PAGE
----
Escapism is healthy — in moderation

Don’t let yourself get too absorbed by your distractions, but don’t avoid them entirely either

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A person is reclining on a couch. The photo is taken over their shoulder, and we can see that they have a book open, a glass of wine, and a TV playing in the background.
There are an almost endless number of ways that people can escape reality. PHOTO: Allyson Klassen / The Peak

By: Twinkle Pethad, SFU Student

Escapism — the use of activities to temporarily transport us into a happier world where we have control over our actions and emotions, creates an illusionary pleasant atmosphere. Though moderation is needed, escapism is rather necessary to survive in this chaotic world where moments of peace can seem rare. 

As humans, we need a variety of activities to escape the monotony of our daily chores and negative situations. These situations can range from break-ups and bad days at work, to the heavier anxieties induced by things like the climate crisis and late-stage capitalism. We escape through unrelated and distracting acts such as reading, watching movies, exercising, scrolling through TikTok for hours, listening to podcasts, among others. 

Whereas most forms of escapism are crucial, positive, and uplifting in nature, some can be detrimental to our health and well-being. Some examples of negative escapism include drug and social media addiction in which we lose track of time and can remain trapped due to the high dopamine activity they cause. After hours and hours of engaging in escapist acts, we snap back into reality. We realize that none of the problems we were avoiding have disappeared. We have postponed dealing with our problems, but we weren’t able to delete them from our lives. After this realization, our anxiety rises. We are perplexed as we expected otherwise; we expected to become happy.

We successfully hide in a warm cocoon for a few hours. In the span of a few hours, our warm cocoon turns cold. Once again, we are shivering.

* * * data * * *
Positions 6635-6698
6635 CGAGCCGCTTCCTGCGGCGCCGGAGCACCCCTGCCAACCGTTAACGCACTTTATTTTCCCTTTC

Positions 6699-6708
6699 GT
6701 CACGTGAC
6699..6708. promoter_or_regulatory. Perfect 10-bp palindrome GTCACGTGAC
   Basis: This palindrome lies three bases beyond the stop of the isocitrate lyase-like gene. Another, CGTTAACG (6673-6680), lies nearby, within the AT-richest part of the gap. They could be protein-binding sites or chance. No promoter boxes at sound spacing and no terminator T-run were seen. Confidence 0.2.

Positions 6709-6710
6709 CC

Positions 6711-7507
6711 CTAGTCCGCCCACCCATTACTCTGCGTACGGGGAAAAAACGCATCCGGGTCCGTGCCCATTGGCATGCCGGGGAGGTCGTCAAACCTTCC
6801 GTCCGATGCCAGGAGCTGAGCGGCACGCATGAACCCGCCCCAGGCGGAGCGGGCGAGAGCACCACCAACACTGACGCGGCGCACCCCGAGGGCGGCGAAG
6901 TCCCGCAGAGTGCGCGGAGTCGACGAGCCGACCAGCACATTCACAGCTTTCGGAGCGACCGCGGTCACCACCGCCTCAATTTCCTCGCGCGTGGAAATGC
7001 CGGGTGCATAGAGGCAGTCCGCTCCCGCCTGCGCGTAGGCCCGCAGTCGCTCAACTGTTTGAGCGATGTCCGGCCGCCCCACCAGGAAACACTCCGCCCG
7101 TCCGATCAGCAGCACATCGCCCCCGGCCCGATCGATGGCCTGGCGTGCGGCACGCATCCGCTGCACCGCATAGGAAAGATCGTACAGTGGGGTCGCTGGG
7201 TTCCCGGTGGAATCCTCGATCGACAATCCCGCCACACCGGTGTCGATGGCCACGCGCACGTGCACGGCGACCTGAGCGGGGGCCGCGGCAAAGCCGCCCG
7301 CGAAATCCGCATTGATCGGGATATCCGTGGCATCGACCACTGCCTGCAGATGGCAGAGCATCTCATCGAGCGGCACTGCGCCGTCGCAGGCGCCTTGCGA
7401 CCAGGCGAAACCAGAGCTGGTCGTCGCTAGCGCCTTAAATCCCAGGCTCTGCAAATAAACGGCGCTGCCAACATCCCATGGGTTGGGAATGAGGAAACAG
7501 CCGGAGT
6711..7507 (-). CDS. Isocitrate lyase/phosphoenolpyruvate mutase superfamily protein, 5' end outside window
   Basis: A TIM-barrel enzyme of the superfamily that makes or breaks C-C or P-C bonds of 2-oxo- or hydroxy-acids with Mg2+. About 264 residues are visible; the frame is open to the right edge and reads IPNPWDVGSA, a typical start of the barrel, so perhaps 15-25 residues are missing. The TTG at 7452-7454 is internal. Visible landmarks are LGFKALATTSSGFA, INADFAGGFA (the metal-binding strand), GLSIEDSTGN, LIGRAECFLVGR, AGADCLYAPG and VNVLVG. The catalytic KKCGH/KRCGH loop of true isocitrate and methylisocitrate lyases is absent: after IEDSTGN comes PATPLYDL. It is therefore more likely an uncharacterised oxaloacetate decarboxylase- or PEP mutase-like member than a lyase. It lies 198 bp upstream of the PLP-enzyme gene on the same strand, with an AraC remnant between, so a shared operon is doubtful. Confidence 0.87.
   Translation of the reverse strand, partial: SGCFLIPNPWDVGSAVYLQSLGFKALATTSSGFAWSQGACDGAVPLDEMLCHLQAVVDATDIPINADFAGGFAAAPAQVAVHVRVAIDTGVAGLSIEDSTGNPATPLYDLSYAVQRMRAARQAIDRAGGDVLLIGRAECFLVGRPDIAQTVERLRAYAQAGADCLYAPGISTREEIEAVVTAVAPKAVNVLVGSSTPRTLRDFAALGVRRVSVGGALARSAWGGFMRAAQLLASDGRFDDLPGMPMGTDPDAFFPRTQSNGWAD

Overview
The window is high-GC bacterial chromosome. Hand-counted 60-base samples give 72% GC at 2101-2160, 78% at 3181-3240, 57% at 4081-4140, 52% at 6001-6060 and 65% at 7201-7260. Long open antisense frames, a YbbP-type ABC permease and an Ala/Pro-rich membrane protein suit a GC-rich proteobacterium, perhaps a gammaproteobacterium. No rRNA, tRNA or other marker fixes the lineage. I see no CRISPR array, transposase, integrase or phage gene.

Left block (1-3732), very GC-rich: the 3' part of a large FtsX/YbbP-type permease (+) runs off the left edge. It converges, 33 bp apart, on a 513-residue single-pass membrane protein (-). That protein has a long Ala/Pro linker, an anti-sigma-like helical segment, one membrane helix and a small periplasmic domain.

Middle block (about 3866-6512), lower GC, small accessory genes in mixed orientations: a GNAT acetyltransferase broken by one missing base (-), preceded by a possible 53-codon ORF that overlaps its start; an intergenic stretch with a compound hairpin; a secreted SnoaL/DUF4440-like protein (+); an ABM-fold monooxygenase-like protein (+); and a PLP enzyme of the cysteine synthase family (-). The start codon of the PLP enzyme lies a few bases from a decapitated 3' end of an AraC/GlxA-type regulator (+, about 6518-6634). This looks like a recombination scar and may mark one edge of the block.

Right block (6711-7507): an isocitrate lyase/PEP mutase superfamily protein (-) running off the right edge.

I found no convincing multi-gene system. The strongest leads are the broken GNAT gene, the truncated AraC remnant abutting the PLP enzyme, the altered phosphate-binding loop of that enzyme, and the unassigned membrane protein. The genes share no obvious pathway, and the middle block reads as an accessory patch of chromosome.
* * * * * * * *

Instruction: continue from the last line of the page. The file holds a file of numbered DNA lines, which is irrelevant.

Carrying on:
This isn’t to say that we don’t deserve breaks. We are social beings who need several hours of rest to perform, and we seek entertainment to remain youthful and joyous. However, too much of everything can be disastrous. Often, I lose track of time when I’m stressed about life — all I feel like doing is cuddling in a cozy blanket and spending entire nights binging on Gilmore Girls (my newest escape). What I forget is that all the problems that I am trying to escape remain unresolved. 

So how do we solve our avoidant habits? In my opinion, there is no solution. That’s because escapism itself isn’t a problem that needs to be solved (to identify the problem, we might instead look towards pressures of constant productivity). Escapism is personal to each individual — while I may need weeks of a break to rejuvenate, my friend might need only three hours of escapism to jump back into reality. 

The division between escapism and reality is not always so clearly defined, either. Our personal escape mechanism eventually penetrates and fuses with our reality. For example, while reading is a form of escapism, over the years, it has also become part and parcel of my daily life. This simply means that reading is now an integral part of my daily life. The same could apply to any form of escapism. However, caution is inarguably needed when we start to rely too heavily on avoiding our problems. At the end of it all, we do have some responsibilities to maintain, and their neglect can compound stress. If we continue to struggle in setting boundaries, we might consider seeking professional help to develop a sustainable balance.